If shaving weight is your ultimate goal, it’s hard not to be impressed by Montbell’s Plasma 1000. This unique jacket has 1.6 ounces of ultra-premium 1,000-fill down and weighs only 4.8 ounces total for the non-hoody version (the hooded Plasma 1000 Alpine Down Parka is 8.4 ounces). That said, keep in mind that this truly is a minimalist piece with no hand pockets, no hood, very few adjustments, and build quality that is good but a step down from Arc’teryx. All told, the Montbell is a nice option for serious ULers who want the most warmth for the weight, but the Cerium SL is less compromised in terms of features, and we like the addition of Coreloft synthetic for added assurance in wet weather.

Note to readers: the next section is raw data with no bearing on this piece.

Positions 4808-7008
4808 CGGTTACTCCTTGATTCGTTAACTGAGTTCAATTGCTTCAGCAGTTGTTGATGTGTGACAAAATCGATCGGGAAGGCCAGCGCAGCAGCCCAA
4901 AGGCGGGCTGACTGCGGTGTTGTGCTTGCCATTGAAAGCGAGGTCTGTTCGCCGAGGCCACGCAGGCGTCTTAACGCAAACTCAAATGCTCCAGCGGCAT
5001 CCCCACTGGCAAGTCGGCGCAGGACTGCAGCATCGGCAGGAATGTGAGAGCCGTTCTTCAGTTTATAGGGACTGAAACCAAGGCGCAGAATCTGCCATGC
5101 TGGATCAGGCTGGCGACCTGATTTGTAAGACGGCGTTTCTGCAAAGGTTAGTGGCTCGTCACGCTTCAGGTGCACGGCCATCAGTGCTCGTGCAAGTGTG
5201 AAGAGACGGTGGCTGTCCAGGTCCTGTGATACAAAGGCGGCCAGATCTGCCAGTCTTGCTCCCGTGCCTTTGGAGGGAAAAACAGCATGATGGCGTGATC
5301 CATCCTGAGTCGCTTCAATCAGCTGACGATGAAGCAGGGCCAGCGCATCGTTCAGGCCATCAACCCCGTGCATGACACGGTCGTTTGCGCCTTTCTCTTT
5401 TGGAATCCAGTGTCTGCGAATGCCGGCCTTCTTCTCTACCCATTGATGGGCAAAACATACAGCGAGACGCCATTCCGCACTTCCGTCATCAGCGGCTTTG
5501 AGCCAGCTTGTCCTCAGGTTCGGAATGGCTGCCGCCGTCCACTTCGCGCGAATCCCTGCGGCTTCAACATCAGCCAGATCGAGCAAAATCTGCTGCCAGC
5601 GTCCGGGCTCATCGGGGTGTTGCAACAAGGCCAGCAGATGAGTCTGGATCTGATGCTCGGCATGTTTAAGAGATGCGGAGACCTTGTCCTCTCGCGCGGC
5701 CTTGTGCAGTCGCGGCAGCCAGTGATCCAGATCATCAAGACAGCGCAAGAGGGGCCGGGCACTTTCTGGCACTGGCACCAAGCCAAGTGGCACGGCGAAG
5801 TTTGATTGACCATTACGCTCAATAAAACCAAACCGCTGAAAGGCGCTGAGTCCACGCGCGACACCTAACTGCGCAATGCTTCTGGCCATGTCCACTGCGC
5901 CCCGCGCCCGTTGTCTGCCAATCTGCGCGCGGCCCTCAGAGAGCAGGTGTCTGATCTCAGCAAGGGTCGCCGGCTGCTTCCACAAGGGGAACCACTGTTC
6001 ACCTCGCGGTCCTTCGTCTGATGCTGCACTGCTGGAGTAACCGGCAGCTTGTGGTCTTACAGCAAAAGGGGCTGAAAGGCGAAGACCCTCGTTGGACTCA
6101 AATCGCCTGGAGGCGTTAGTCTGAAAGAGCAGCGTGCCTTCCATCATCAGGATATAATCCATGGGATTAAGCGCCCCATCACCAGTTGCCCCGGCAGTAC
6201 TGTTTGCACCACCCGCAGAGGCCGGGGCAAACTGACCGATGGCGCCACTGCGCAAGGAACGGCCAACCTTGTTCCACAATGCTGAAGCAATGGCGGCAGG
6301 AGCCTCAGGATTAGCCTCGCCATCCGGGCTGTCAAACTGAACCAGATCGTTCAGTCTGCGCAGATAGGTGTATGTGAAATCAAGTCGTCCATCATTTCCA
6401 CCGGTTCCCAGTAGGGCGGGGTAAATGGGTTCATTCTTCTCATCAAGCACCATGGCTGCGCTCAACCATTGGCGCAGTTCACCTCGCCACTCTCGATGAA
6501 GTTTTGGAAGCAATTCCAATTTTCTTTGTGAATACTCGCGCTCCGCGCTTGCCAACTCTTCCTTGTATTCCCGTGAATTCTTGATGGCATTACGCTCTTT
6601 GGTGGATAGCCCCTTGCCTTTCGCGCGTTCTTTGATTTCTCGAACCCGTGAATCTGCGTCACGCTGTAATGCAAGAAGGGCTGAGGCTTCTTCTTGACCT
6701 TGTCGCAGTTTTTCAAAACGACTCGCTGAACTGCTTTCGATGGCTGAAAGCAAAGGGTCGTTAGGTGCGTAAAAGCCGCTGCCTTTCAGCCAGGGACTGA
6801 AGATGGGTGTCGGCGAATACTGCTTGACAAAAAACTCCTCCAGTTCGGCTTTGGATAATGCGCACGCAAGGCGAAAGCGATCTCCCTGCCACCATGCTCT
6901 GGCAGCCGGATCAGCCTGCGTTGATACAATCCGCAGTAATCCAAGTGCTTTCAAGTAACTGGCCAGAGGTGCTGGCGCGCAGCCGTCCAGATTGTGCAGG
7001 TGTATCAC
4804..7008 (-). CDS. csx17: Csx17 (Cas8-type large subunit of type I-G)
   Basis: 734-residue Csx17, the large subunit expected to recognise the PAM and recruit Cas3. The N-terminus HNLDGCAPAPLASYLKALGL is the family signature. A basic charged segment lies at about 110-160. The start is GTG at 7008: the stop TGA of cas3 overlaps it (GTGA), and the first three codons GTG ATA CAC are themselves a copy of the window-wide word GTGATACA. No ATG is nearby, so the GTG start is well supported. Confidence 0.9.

A final ultralight option to consider is Montbell’s Ex Light Down Anorak. Right off the bat, we’ll note that this is a unique piece: it lacks a full front zipper in favor of a pullover design and forgoes zippered hand pockets for a kangaroo-style, non-zippered front pouch. In terms of warmth, the Ex Light packs in 3 ounces of premium 900-fill down and clocks in at the same weight as the Arc’teryx at 7.6 ounces total (again, this isn’t exactly an apples-to-apples comparison since the Cerium SL also uses synthetic insulation). In the end, you sacrifice in both features and everyday appeal, but the Montbell packs in more down and is cheaper at $299.